- If this withdrawal is temporary–and if you plan to resume future studies–you must contact ISS to request a new DS-2019.
J-1 Students – Notify ISS of Withdrawal through MyISSS
Contacting the U.S. Department of State
The Exchange Visitor Program is administered under the oversight of the Deputy Assistant Secretary for Private Sector Exchange, Bureau of Educational and Cultural Affairs (ECA).
Bureau of Educational and Cultural Affairs
U.S. Department of State
State Annex SA-5, Fifth Floor
Washington, DC 20522-0505
Dept of State Contacts
Report Abuse or Exploitation – If you are mistreated and/or your rights are violated, and your sponsor is not providing the help you need, contact the Department of State for assistance:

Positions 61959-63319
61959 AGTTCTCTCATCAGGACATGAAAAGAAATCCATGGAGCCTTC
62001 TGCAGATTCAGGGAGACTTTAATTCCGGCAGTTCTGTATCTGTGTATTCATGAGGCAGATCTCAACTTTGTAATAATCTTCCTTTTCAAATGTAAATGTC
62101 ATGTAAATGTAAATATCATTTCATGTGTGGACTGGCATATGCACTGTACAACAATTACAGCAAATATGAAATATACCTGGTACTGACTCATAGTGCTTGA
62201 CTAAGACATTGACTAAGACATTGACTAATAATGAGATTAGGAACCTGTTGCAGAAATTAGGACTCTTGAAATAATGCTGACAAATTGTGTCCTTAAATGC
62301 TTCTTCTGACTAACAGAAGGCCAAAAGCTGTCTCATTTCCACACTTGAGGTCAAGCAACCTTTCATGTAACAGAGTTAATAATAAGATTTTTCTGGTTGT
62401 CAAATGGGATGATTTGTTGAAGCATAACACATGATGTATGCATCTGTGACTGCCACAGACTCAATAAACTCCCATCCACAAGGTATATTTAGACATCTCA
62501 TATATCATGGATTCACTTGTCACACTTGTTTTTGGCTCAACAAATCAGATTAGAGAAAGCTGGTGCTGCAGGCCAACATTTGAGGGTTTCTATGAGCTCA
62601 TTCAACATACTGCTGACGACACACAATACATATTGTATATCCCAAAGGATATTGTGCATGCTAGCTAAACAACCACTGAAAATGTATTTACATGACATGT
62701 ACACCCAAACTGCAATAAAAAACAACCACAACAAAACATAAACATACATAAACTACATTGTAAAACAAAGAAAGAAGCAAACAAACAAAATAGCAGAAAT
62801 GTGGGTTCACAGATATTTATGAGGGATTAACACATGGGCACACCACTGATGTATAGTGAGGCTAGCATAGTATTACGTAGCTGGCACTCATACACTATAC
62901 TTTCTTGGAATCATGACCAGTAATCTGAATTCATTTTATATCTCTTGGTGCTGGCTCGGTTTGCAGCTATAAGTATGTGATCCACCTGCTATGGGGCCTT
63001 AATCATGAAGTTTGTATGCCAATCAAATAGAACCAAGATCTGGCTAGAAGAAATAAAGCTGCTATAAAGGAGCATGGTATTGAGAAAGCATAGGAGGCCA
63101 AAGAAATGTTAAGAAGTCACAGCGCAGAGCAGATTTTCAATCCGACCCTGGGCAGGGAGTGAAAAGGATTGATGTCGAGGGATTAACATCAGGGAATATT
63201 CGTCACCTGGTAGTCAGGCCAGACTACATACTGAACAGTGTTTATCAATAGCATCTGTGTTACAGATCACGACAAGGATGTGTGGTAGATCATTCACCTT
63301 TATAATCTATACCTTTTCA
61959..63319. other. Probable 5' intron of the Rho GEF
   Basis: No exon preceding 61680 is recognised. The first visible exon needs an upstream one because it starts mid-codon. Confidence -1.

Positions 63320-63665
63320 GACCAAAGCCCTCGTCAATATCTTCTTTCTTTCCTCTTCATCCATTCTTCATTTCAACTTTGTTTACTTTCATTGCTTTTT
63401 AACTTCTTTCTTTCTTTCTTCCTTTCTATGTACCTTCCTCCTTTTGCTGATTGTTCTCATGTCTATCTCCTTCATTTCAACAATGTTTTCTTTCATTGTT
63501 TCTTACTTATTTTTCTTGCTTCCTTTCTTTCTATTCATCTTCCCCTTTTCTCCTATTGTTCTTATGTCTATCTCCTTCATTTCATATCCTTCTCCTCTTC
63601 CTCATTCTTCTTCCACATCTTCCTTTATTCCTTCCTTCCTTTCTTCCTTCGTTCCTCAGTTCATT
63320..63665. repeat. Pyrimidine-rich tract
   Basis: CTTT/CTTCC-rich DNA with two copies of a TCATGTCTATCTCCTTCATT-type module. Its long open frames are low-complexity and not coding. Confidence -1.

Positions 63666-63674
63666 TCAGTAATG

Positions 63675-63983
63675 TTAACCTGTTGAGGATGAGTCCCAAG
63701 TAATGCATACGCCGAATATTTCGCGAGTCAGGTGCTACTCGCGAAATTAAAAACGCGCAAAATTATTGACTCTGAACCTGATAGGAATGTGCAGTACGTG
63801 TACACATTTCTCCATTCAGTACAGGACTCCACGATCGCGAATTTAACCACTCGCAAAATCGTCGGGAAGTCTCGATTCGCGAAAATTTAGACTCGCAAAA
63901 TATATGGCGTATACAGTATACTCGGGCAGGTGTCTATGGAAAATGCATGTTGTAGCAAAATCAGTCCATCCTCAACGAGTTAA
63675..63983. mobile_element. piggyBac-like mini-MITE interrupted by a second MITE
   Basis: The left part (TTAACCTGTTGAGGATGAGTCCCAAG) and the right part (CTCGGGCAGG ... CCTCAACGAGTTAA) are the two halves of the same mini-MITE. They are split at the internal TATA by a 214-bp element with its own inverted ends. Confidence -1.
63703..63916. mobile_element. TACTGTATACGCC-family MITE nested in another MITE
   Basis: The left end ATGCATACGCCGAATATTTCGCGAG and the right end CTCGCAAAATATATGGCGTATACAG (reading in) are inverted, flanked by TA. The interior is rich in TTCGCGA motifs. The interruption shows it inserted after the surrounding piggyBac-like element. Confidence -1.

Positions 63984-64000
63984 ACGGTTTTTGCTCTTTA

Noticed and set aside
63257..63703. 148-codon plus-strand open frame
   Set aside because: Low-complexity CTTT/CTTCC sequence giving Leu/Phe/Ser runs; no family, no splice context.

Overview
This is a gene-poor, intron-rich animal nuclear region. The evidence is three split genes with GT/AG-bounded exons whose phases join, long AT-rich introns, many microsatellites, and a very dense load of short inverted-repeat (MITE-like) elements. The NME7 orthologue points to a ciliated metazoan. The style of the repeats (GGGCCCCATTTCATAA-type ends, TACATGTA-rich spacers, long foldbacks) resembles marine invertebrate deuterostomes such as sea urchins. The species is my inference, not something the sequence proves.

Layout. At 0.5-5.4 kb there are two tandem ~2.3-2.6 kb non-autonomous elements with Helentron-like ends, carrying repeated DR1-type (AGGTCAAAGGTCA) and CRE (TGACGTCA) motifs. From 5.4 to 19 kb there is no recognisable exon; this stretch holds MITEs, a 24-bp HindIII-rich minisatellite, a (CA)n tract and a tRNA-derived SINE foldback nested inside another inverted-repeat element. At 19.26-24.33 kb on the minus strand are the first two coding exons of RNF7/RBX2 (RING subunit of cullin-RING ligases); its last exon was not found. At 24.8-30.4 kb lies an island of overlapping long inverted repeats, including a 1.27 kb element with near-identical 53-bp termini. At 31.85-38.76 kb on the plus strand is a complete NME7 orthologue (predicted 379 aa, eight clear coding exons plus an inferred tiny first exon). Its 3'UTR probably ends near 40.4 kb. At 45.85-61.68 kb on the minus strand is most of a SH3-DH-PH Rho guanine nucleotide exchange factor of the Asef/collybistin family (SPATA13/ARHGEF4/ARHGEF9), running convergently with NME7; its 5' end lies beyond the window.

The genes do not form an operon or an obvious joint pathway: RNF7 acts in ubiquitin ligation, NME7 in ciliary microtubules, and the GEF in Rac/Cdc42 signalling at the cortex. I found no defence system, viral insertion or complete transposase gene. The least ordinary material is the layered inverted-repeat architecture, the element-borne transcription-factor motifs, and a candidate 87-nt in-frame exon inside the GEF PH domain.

J-1 Visa Emergency Hotline: 1-866-283-9090.
This line is for use by exchange visitors and third parties in case of urgent situations. A Department of State representative is available 24 hours a day.
Regular Communications or questions: email@example.com.
This e-mail address is to communicate non-emergency issues, questions, and concerns.
Rights and Protections for Temporary Workers and Students
The U.S. government is committed to fighting human trafficking and labor abuses. You have rights and protections in the U.S., and there are resources if you need help. Learn about your rights and protections, and review the Wilberforce pamphlet, created at the prompting of the William Wilberforce Trafficking Victims Protection Reauthorization Act (Public Law 110-457).